Given the poor prognosis of trilateral retinoblastoma and the short interval between the diagnosis of retinoblastoma and the occurrence of trilateral disease, routine neuroimaging could potentially detect most cases within 2 years of first diagnosis. Although it is not clear whether early diagnosis can impact survival, screening with MRI has been recommended as often as every 6 months for 5 years for those suspected of having heritable disease or those with unilateral disease and a positive family history.[17] CT scans are generally avoided for routine screening in these children because of the perceived risk of exposure to ionizing radiation. At the time of diagnosis, patients who are asymptomatic of an intracranial tumor have a better outcome than do patients who are symptomatic.[17]

Approximately 5% to 10% of children with heritable retinoblastoma develop pineal gland cysts detected by MRI; these cyst abnormalities must be distinguished from the pineoblastoma that typically defines trilateral retinoblastoma.[18,19]

Subsequent neoplasms (SNs)

Survivors of retinoblastoma have a high risk of developing SNs. Factors that influence this risk include the following:

  • Heritable retinoblastoma. Patients with heritable retinoblastoma have a markedly increased incidence of SNs, independent of treatment with radiation therapy.[15,20,21] A possible association may exist between the type of RB1 mutation and incidence of SNs, with complete loss of RB1 activity associated with a higher incidence of SNs.[22] With the increase in survival of patients with heritable retinoblastoma, it has become apparent that they are also at risk of developing epithelial cancers late in adulthood. A marked increase in mortality from lung, bladder, and other epithelial cancers has been described.[23,24] Among retinoblastoma survivors with heritable retinoblastoma, those with an inherited germline mutation are at a slightly higher risk of an SN than are those with a de novo mutation; this increase appears to be most significant for melanoma.[25]

  • Past treatment for retinoblastoma with radiation therapy. The cumulative incidence of SNs was reported to be 26% (± 10%) in nonirradiated patients and 58% (± 10%) in irradiated patients by 50 years after diagnosis of retinoblastoma—a rate of about 1% per year.[26] However, more recent studies analyzing cohorts of patients treated with more advanced radiation planning and delivery technology have reported the rates to be about 9.4% in nonirradiated patients and about 30.4% in irradiated patients.[27] Preliminary data suggest that proton radiation therapy may further lower the risk of radiation-induced malignancies in survivors of retinoblastoma.[28]

    The most common SN is sarcoma, specifically osteosarcoma, followed by soft tissue sarcoma and melanoma; these malignancies may occur inside or outside of the radiation field, although most are radiation induced. The carcinogenic effect of radiation therapy is associated with the dose delivered, particularly for subsequent sarcomas, and a step-wise increase is apparent at all dose categories. In irradiated patients, two-thirds of SNs occur within irradiated tissue, and one-third of SNs occur outside the radiation field.[21,26,27,29]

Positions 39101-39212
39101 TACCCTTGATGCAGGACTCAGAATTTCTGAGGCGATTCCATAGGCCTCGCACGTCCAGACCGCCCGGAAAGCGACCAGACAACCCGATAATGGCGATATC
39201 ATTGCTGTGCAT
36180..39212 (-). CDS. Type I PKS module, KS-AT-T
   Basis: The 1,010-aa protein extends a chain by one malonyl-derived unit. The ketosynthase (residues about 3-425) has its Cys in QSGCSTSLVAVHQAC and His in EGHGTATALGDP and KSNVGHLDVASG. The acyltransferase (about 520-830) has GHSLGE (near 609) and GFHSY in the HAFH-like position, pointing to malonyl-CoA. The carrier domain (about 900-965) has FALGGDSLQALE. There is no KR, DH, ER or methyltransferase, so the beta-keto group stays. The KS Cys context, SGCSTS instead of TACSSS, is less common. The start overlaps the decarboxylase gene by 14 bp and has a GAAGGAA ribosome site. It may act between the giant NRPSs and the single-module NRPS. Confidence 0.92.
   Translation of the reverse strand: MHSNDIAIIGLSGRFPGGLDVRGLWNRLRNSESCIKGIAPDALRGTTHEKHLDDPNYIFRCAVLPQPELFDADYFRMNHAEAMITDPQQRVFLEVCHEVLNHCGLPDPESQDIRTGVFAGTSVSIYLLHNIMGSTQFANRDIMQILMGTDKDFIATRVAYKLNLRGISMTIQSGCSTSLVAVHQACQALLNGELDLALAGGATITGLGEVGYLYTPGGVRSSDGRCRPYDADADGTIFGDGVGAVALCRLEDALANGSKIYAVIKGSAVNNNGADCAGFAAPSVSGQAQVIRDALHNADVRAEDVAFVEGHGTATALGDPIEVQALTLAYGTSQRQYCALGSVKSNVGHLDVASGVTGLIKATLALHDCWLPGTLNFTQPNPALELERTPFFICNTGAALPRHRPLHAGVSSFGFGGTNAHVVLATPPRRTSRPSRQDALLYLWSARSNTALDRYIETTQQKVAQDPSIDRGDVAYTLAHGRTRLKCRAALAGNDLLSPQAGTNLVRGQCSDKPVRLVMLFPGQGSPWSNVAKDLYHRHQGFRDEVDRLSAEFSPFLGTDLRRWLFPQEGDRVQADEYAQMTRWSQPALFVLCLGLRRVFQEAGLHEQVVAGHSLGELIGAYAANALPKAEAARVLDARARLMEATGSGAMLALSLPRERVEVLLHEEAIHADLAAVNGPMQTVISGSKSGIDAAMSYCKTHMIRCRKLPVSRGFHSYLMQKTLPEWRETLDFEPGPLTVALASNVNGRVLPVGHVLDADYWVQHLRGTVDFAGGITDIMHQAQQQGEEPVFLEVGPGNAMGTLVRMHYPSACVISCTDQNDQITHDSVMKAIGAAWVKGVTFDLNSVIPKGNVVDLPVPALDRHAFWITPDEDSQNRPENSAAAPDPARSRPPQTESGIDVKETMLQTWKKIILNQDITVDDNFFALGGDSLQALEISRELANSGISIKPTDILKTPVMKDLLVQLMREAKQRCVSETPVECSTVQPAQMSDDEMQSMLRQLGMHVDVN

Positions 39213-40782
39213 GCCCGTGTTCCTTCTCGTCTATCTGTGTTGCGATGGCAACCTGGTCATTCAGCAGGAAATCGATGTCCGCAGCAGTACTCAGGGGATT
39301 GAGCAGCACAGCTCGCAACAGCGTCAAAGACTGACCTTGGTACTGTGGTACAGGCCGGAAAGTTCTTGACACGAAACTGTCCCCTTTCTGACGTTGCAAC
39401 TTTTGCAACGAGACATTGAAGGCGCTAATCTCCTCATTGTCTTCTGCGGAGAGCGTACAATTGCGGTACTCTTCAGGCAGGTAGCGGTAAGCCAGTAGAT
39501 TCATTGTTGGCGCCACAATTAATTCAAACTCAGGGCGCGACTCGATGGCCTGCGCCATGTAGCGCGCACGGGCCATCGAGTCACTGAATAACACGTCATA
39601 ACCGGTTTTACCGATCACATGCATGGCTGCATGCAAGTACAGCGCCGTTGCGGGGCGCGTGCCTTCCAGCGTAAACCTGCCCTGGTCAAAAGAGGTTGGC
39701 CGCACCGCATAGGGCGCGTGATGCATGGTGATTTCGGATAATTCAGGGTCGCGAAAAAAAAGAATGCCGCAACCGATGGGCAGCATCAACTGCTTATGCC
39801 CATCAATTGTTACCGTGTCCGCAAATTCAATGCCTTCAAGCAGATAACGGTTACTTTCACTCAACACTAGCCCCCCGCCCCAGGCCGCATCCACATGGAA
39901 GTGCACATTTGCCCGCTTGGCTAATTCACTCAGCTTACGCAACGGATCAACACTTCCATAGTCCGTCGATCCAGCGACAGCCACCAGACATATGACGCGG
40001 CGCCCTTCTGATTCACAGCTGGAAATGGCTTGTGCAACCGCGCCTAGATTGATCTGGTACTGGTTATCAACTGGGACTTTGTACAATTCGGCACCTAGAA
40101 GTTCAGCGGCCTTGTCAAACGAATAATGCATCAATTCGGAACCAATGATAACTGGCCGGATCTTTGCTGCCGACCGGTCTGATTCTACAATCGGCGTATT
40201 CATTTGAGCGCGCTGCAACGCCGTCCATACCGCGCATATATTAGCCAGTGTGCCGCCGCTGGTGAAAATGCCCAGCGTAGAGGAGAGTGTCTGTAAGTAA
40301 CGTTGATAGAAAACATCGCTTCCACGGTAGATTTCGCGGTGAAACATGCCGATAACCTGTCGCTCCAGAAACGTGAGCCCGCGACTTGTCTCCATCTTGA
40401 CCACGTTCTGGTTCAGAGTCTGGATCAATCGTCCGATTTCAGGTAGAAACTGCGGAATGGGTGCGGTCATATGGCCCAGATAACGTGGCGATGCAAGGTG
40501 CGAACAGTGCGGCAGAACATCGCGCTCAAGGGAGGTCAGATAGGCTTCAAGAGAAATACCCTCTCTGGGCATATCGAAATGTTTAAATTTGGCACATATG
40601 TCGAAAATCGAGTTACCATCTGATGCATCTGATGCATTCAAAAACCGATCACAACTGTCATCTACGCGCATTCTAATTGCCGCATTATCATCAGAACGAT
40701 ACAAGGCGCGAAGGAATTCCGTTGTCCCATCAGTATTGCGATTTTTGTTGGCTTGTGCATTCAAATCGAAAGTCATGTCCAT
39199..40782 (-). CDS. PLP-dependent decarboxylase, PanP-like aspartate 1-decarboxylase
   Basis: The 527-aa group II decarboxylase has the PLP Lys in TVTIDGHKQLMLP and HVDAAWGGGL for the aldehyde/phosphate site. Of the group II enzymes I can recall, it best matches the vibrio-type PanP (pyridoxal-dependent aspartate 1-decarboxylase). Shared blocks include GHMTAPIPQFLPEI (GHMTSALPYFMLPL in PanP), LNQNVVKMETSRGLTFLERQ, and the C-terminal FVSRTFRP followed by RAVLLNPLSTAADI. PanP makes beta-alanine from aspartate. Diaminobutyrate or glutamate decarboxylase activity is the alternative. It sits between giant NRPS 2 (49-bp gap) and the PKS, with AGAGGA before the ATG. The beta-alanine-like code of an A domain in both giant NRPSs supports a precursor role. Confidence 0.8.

• Age at time of radiation therapy. The risk of SNs also appears to be dependent on the patient's age at the time that external-beam radiation therapy is administered, especially in children younger than 12 months, and the histopathologic types of SNs may be influenced by age.[27,30,31] These data support a genetic predisposition to soft tissue sarcomas in addition to the risk of osteosarcoma.[29]

  • Previous SN. Those who survive SNs are at a sevenfold increased risk for developing another SN.[32] The risk increases an additional threefold for patients treated with radiation therapy.[33]

An increased incidence of acute myeloid leukemia in children with heritable retinoblastoma has been suggested; however, no evidence is available to support this suggestion.[34]; [35][Level of evidence: 3iiiA] Of 245 patients who received etoposide, only one patient had acute promyelocytic leukemia after 79 months.[34]

No clear increase in SNs exists in patients without a germline retinoblastoma mutation beyond that associated with the treatment.[26,36]

Survival from SNs is certainly suboptimal and varies widely across studies.[20,23,36-39] However, with advances in therapy, it is essential that all SNs be treated with curative intent.[40]

Late Effects from Retinoblastoma Therapy

As previously discussed, patients with heritable retinoblastoma have an increased incidence of SNs. (Refer to the Subsequent neoplasms section of this summary for more information.) Other late effects that may occur after treatment for retinoblastoma include the following:

  • Diminished orbital growth. Orbital growth is somewhat diminished after enucleation; however, the impact of enucleation on orbital volume may be less after placement of an orbital implant.[41]

  • Visual-field deficits. Patients with retinoblastoma demonstrate a variety of long-term visual-field defects after treatment for their intraocular disease. These defects are related to tumor size, location, and treatment method.[42]

    One study of visual acuity after treatment with systemic chemotherapy and local ophthalmic therapy was conducted in 54 eyes in 40 children. After a mean follow-up of 68 months, 27 eyes (50%) had a final visual acuity of 20/40 or better, and 36 eyes (67%) had final visual acuity of 20/200 or better. The clinical factors that predicted visual acuity of 20/40 or better were a tumor margin of at least 3 mm from the foveola and optic disc and an absence of subretinal fluid.[43]

  • Hearing loss. Because systemic carboplatin is now commonly used in the treatment of retinoblastoma (refer to the Treatment Options for Unilateral and Bilateral Retinoblastoma and Treatment Options for Extraocular Retinoblastoma sections of this summary for more information), concern has been raised about hearing loss related to therapy. While an analysis of 164 children treated with six cycles of carboplatin-containing therapy (18.6 mg/kg per cycle) showed no loss of hearing among children who had a normal initial audiogram,[44] another series documented hearing loss in 17% of patients.[45] Age younger than 6 months at the time of treatment and higher carboplatin systemic exposures appear to correlate with an increased risk of otologic toxic effects.[45,46]